Talk to Blanke: Genre-bending producer Blanke started his “DJing journey” in his hometown of Canberra, Australia.

“A friend of mine at the time showed me some software that could blend songs together and I just thought that was the coolest thing ever,” he says. “Honestly, I still get such a rush when two songs mix or blend together so seamlessly that they were almost meant to be together! From there, little 17 year old me dived deeper and deeper into mixing, into the club scene, and into EDM generally. I was working in cafes at the time and found a way into the clubs via bartending at the main club in Canberra where I knew I wanted to play. It seemed to be the logical step and it meant that I could harass the lighting guy with mix CD’s every week until they finally put me on the Friday night closing set. Next thing was figuring out how to produce. As a musician my whole life growing up playing Guitar, and being in a family of creatives, it felt like a natural step. It was years until I pulled my first real label release with Ministry of Sound in Australia in 2016, and then came the birth of Blanke. I found my manager around that time, and that’s when I knew that maybe there was some real future in this music thing.”

Blanke says that it’s always difficult to describe his sound.

Purely because I don’t necessarily sit in a genre, or sound,” he says. “My niche is very personal, in the sense that I just sound like me. I’ve always had a diverse sound, and while I’m actively trying to rein that in, my sound has almost developed to be a bit of everything. I think people are starting to understand and expect that they don’t know what to expect. But whatever it is, it will sound like “Blanke,” and I love that. I never wanted to sit in a genre box. I’m too erratic in what I make to do that and have a fulfilling career. I want to be able to make what I feel, what’s true to me at the time, what’s exciting to me and what people are excited for and not really be questioned for it because it’s “unusual” for me. I released a tear out dubstep tune in December with Kompany and so far this year I’ve released a Drum & Bass Remix for Ray Volpe’s massive tune ‘Laserbeam’ under my ÆON:MODE project, & two slower (yet energetic) melodic records… and that’s just fine! While that’s come with its own challenges (it might not be everyone’s cup of tea), I know in the long run it’ll make sense and it’ll give me legs to continue doing what I love for years on end.”

The artist says that this is an exciting time for electronic music.

You can never really anticipate what’s going to be next, or who,” he says. “The accessibility of electronic music is bringing more and more creatives into the scene, which means lots of music, as well as lots of fusion and experimentation. New techniques pop out of the floorboards constantly. ‘Rules’ are broken left right and centre. The way we mix/produce our records now is completely different to how we did them 5 years ago, let alone 10! It also means a high demand for artists to stay relevant. So it’s a battle for us to figure out the balance. Do we spend time crafting or do we speed up that process and release more often with potential sacrifices. This can create a sense of competition as well. It’s all very, VERY fast paced. I believe there’s room for everybody though. It’s not like only 5 artists can be big/successful at one time. The scene is big enough for lots of us to thrive. So I believe supporting each other is crucial for us as artists at the moment.”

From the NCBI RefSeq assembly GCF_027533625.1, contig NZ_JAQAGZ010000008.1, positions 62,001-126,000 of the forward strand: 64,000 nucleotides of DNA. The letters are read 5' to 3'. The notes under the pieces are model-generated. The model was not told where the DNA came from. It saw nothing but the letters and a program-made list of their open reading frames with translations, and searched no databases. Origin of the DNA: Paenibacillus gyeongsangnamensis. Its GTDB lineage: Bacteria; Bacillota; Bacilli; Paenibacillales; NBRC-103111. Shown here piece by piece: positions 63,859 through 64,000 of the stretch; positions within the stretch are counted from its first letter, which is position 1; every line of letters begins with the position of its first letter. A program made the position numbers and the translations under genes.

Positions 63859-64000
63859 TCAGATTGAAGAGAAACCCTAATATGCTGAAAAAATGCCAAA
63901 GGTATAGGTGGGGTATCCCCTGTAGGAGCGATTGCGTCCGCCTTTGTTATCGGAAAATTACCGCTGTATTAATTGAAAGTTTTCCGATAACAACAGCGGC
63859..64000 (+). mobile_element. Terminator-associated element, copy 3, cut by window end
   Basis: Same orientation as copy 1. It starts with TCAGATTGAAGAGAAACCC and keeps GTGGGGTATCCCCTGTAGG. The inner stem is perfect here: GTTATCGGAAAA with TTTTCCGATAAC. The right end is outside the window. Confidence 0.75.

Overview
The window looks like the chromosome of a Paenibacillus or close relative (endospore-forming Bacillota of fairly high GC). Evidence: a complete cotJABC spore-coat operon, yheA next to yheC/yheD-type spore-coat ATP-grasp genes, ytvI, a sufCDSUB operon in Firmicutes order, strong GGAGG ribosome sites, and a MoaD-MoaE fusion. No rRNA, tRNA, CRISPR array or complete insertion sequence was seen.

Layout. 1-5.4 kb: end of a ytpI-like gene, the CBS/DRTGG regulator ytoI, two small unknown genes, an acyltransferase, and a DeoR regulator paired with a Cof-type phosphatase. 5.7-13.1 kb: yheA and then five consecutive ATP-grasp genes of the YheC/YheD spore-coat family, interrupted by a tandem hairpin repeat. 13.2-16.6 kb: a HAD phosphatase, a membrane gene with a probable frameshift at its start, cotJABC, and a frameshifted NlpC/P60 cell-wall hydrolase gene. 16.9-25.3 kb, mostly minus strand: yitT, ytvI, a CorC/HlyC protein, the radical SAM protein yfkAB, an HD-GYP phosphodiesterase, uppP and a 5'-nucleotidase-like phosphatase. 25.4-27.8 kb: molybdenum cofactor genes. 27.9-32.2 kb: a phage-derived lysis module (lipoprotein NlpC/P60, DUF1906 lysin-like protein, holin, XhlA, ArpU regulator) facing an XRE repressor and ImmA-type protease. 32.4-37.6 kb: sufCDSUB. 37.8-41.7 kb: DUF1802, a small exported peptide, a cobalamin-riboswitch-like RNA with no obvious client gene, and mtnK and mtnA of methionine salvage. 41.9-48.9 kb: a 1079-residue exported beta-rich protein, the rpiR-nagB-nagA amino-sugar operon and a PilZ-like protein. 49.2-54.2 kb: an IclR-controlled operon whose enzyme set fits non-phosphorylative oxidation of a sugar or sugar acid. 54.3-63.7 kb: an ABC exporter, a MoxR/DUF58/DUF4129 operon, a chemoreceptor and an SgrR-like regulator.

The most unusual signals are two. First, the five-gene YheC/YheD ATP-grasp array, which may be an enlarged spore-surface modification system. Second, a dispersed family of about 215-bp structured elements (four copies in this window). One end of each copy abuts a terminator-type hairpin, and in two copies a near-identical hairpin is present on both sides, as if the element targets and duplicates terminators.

His latest release is “Talk to You” with Sofia Quinn.

“‘Talk to You,’ out now on Monstercat, has been around for a while now, but actually came together quite quickly,” he says. “It was one of those songs where the first idea was the idea. So I ran with it. While some records can take months, hell, years to complete, with multiple iterations and much hair pulling to find the right sounds, flow, vocal, arrangement, “Talk to You” came together in an instant. My gut feeling said this was the right move so there was no need to really change it or play around with it excessively. And let me tell you, when that happens, it is a wonderful feeling! Sofia told this story so, so beautifully. It’s about loss and yearning. About not wanting to let go even though you know you should. Or about holding on to whatever thread is left. It’s kind of sad, kind of hopeful. It reminds me to cherish what I have when it’s in front of me. It spoke to me in multiple different ways over the time before its release. And I found that perplexing, and unexpected. It reminded me that music is fluid. One may create it with an intention, but that doesn’t mean it will be received that way. We as creators can’t control how our own music will be interpreted. Once it’s out in the world it has the ability to take on its own meaning. So in a way, you never truly know its meaning or the impact it’ll have until you’ve let it go.”

Blanke has plenty planned for the rest of this year.

2023 is full of festivals, and music releases,” he says. “Lots of fun shows lined up like EDC Las Vegas, Lollapalooza (in Chicago and in Paris) Bonnaroo and Hard Summer are already announced and theres a bunch more still to come. Music wise I’m sitting on a lot and still experimenting with what the future is going to sound like. I’m excited about where it’s all heading and feeling like I’m sitting more and more into my own “sound”. I just finished my first headline tour around the States, and we are already planning the next one and it feels like a really great step forward in the right direction. Feels like I’ve stepped up a level and I’m excited to launch myself into the rest of this year from this new platform.”

Talk to Blanke: Blanke’s “Talk to You” is out now.























































































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